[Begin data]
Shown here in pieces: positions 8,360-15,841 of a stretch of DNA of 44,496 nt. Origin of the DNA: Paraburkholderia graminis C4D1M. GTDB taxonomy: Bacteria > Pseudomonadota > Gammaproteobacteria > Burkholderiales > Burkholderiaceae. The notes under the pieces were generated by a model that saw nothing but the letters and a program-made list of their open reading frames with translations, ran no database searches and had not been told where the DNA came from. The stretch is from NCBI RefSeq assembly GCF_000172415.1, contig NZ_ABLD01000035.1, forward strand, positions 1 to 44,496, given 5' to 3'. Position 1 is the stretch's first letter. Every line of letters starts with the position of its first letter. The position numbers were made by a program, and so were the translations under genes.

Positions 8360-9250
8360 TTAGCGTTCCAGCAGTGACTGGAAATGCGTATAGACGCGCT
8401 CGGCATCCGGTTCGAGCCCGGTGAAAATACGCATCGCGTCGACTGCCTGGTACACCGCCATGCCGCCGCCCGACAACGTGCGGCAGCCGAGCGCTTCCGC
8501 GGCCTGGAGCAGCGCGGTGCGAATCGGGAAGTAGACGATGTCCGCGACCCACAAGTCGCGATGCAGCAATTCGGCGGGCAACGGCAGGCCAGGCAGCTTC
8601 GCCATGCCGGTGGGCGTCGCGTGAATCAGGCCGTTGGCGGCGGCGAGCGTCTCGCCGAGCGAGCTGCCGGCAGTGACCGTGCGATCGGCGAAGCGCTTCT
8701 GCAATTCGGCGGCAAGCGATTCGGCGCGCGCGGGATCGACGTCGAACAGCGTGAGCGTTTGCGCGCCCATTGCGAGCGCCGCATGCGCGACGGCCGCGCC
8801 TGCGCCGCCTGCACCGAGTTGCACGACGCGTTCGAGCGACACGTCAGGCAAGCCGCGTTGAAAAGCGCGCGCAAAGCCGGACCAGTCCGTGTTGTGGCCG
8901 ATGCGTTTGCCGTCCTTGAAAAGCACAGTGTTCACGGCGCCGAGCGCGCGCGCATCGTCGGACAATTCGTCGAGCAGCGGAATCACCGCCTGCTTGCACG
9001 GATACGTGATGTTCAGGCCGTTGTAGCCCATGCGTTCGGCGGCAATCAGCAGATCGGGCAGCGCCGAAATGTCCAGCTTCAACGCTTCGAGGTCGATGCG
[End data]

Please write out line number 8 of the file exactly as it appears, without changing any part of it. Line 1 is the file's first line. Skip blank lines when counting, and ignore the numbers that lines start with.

8801 TGCGCCGCCTGCACCGAGTTGCACGACGCGTTCGAGCGACACGTCAGGCAAGCCGCGTTGAAAAGCGCGCGCAAAGCCGGACCAGTCCGTGTTGTGGCCG